July 26, 1937, Holbird sued the original patentees to quiet title to the land, alleging their claim of ownership of the minerals constituted a cloud upon his title. The petition alleged only that their claim of ownership arose by virtue of the reservation contained in their deed to J.J. Noah, "* * but that said claim of said defendants and each of and all of them, are in fact void and the said defendants * * * have no right, title, interest, estate or valid claim in or to said real estate, * * *." Plaintiff attempted to secure service upon defendants by publication and copies of the petition were sent by registered mail addressed only to each party in Washington, D.C., although at that time both were government employees listed in the civil service directory in that city. The letters were returned unclaimed.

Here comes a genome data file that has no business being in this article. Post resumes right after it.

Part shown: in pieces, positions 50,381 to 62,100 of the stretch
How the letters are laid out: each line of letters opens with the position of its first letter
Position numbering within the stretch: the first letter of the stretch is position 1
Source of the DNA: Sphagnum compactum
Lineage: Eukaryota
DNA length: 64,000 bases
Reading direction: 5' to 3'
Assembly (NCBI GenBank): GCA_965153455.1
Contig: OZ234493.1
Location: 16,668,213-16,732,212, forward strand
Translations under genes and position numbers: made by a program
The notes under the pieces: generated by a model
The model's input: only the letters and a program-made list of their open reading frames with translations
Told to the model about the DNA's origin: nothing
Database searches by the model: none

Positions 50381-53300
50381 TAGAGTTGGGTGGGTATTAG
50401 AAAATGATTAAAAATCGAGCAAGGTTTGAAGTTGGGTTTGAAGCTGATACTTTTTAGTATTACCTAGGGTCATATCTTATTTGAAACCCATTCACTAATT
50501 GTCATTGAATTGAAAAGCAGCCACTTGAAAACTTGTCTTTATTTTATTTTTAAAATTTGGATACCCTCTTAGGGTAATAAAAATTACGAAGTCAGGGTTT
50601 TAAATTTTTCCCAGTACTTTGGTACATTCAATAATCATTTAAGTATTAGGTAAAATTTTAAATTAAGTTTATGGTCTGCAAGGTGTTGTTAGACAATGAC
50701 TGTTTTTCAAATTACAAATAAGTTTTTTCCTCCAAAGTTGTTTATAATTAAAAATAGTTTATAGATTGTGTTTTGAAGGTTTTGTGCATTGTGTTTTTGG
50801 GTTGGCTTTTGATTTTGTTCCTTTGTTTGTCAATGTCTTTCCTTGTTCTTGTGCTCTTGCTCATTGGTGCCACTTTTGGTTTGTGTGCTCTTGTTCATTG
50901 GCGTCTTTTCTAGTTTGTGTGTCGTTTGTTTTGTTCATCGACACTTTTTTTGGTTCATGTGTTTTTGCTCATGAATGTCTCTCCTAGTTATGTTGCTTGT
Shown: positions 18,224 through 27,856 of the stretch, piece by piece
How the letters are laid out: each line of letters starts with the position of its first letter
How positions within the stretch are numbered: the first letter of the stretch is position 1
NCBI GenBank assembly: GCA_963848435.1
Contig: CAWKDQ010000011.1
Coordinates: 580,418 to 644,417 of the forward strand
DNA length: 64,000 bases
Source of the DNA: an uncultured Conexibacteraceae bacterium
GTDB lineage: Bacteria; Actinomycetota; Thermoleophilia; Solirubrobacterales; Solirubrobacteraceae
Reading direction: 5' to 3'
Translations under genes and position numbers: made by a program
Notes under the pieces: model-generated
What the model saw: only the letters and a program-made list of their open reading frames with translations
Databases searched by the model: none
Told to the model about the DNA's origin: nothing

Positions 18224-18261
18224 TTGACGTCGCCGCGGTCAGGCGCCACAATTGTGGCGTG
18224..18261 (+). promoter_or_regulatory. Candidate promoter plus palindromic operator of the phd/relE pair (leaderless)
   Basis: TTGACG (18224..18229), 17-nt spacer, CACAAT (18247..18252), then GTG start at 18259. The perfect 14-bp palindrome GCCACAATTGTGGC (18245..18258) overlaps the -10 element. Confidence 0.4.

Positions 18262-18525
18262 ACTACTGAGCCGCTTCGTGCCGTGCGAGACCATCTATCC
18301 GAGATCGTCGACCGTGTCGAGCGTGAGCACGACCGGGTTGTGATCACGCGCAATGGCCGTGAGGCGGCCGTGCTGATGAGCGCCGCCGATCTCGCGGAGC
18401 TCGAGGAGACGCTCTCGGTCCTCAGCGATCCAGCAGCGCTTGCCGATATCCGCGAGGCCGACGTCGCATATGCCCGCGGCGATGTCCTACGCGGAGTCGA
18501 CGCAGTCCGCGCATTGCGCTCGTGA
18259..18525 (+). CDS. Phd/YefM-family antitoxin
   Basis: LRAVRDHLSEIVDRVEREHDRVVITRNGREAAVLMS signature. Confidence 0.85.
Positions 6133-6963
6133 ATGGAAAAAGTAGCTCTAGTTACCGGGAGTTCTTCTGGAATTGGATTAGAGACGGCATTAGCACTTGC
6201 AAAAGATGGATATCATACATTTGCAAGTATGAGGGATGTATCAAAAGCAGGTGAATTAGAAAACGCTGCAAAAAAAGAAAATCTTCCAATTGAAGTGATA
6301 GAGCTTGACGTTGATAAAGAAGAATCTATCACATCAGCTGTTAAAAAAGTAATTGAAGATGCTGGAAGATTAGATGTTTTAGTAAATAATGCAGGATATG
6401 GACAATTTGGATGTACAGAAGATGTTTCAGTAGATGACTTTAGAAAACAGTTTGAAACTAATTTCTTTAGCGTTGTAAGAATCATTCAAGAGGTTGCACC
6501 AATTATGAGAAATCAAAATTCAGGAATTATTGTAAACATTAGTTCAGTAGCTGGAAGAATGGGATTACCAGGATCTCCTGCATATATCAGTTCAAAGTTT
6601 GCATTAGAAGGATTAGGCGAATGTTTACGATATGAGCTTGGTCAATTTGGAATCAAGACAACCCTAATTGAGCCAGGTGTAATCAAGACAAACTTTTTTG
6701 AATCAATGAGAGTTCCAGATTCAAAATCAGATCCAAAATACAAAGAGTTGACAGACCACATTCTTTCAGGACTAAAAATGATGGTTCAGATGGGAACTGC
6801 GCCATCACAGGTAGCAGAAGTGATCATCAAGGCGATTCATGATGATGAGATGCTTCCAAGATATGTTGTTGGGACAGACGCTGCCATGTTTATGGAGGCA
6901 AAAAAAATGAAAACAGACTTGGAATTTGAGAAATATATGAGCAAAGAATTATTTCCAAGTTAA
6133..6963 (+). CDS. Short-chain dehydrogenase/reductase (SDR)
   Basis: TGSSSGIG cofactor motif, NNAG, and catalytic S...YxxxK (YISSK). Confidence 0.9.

In September, 1937, default judgment was entered against defendants, decreeing that they had no right, title or interest in the mineral rights under the reservation contained in their deed to Noah, and quieting plaintiffs' title. Neither of the defendants had knowledge of the action or that any judgment had been rendered against them. Emma Arnall died in 1941 and her interest passed to her sister and sole heir, Kate Bates, one of the defendants herein.

    September 6, 1949, the present action was filed against the named defendants, and numerous other parties, again seeking to quiet title. The plaintiffs are the heirs of C.P. Holbird, who claim an undivided half of the mineral rights by virtue of a reservation thereof contained in a deed to one in the chain of title. The corporate plaintiff, Old Mac Coal Company, claims ownership of the surface and the remaining half of the mineral interest under various conveyances from parties appearing in the chain of title subsequent to the patentees' deed to J.J. Noah.